When you grow up in a small town, it’s hard to have only one best friend. Instead, it's more like being part of a big, rowdy, slightly dysfunctional family that’s filled with lots of brothers, sisters and cousins who gently and sometimes not so gently bump into each other. You take risks, soar and fall, jump into messes you have no business being in, and get into arguments and make up, mostly because you know the whole time that you have friends who will always be there to save you. I was saved, countless times, by my friends.
When you grow up in a small town, time means nothing, especially as you get older. You go for days, months and years without speaking to each other. When you finally hear that familiar voice over the phone, time bends back. Maybe it’s because we’ve peered into each other’s hearts and seen the deepest darkest places that even our spouses don’t know. Maybe it’s because we know where each tender and broken part of ourselves originiated. Or maybe it’s because we’re each other’s memory keepers, tucking away the bruises and triumphs of our childhood in the most careful, loving way.
Yesterday morning, my phone rang, and I saw the number started with the area code of my hometown. I froze, knowing the news would not be good, and waited to hear the voicemail. Before I could listen, though, I received a text from the same number. “When you get a chance to talk privately call me. It’s important!” It was from one of my memory keepers, Cindi. I tried to needle it out of her over text but she wouldn’t budge. I called and she shared the horrible news: our friend Nicole had passed away, apparently from flu complications.
In the seconds that followed, a newsreel started playing in fast-forward in my head. First meeting Nicole when she moved to the Poconos from New Jersey in junior high school, begging her not to throw up in the backseat of my mom’s car after we’d had too much to drink, walking down Fish Hill Road in dark plastic ponchos to eat French fries drenched in gravy and cheese, sneaking cigarettes in the back back back of her backyard, helping her get her maniacal dog Baron more acclimated to humans (unsuccessfully), watching her fall in love for the first time, her first job at Nine West, her other first time, finding her every year on her birthday no matter where the hell in the world she or I was, her yelling at me when I became a vegetarian because she was worried I wasn't getting enough protein, the asshole renters who caused her family to lose their home, her voice when she told me that she had met her future husband, when told me she was pregnant, and when her dear sweet daughter was born. The only time I cried at my wedding was when she and Cindi spoke. Countless cherished moments.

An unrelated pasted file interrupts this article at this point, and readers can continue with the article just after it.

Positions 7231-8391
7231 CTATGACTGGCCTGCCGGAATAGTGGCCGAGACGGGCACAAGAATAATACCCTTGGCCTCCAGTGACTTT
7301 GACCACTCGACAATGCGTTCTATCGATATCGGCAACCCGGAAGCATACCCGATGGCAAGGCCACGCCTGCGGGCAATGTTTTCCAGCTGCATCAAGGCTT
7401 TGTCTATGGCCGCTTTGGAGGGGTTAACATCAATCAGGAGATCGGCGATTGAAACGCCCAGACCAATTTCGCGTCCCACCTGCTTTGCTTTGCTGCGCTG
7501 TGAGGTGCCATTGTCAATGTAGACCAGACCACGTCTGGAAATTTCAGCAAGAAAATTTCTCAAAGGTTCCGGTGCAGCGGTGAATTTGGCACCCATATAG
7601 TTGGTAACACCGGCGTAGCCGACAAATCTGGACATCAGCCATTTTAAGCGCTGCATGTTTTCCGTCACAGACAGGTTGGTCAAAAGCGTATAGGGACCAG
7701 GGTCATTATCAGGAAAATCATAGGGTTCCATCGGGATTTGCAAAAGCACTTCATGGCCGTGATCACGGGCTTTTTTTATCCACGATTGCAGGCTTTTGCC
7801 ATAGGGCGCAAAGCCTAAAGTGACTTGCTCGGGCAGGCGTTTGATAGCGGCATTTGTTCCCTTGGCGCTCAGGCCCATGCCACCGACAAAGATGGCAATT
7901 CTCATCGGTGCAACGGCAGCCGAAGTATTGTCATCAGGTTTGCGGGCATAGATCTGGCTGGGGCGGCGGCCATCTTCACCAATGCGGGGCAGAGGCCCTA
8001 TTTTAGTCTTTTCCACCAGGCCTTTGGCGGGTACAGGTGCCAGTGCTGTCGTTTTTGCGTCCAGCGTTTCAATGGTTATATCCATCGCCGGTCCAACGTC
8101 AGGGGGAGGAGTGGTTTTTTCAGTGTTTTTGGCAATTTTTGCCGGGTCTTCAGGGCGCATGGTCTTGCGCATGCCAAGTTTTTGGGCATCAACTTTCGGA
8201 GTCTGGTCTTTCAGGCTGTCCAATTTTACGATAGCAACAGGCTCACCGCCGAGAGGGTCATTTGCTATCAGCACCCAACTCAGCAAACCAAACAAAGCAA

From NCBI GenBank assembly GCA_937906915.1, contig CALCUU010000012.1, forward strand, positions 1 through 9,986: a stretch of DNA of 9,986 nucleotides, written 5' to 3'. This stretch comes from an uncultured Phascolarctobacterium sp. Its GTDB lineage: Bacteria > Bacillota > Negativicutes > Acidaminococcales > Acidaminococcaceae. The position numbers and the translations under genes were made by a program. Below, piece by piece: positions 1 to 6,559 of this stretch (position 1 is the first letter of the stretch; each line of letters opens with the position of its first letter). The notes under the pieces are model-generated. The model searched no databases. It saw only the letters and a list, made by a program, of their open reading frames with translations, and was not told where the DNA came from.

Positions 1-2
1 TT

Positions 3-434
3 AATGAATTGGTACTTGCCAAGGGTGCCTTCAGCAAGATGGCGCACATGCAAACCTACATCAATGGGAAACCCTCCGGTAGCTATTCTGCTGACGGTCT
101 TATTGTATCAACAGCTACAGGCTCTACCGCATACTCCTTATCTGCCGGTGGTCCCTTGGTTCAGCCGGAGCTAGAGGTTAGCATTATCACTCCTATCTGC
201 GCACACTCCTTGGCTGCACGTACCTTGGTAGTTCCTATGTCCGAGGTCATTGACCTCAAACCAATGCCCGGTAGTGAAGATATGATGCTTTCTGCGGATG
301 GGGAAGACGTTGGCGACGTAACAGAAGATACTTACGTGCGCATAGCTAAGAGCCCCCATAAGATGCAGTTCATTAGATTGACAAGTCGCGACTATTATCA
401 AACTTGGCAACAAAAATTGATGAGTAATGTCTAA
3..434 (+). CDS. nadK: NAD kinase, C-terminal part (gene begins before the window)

There was something so indescribably precious about being friends with a person as honest, fun, caring, brave, supportive, loving, loyal, and sincere as Nicole. I'd call her in the middle of the night when I'd reached a new height or had tumbled down so far I thought I'd never be able to get up. She did the same. I went through much of my life feeling a little bit safer, like someone out there was looking out for me, because of Nicole.
And then, in what seemed like an instant, everything changed. We got together shortly after I got married, and I broke the cardinal rule of small town friendships. I got hurt and ran away. After that moment, time – which had always been irrelevant – became everything. Years of aching silence passed. Years of stubborn silence filled with celebrations, failures, successes, children, and heartbreaks that we didn’t share. I had lost my memory keeper, my touchstone, and the laugh that would lighten up the darkness that often seeped into the raggedy edges of my mind.
Slowly, we reconnected. There was hurt and there was a reluctance to dredge up the past. Unlike me, who liked to hide behind fancy words and highfalutin psychological theories based on a bunch of bullshit, Nicole was real and true. We had no deep conversations about our pain. There was just her laughter, a little more tentative but still there, the most magical music to my ears.
Then came the call from Cindi yesterday. And along with the call came the realization that I was too late. When you grow up in a small town, sure, you may have a falling out, you may lose touch for a while, but you’re still part of each other’s DNA. I guess I thought – wrongly, it turns out – that this difficult era of our friendship was temporary and that we’d inevitably find our way back. Now she’s gone, leaving behind a loving husband and beautiful 11-year-old girl, and our story is over.
When you grow up in a small town and someone you've loved from the time you were so very young, hopeful and naïve passes away, a hole in your heart suddenly appears and you discover that there is no going back. Time will move forward, sometimes tenderly, sometimes cruelly. Oh, how I wish I could tell my old friend how sorry I am and how much I love her. Instead, I make a vow to be her memory keeper for as long as I can, and to cherish each and every moment we had together. Though woefully inadequate, I am painfully aware that from this day forward, it’s all I can do.
Goodbye, my beautiful, wonderful friend Nicole. My life has been forever changed from knowing you. May the laughter, love and honesty you brought into this world serve as a beacon of light and goodness for now and all time.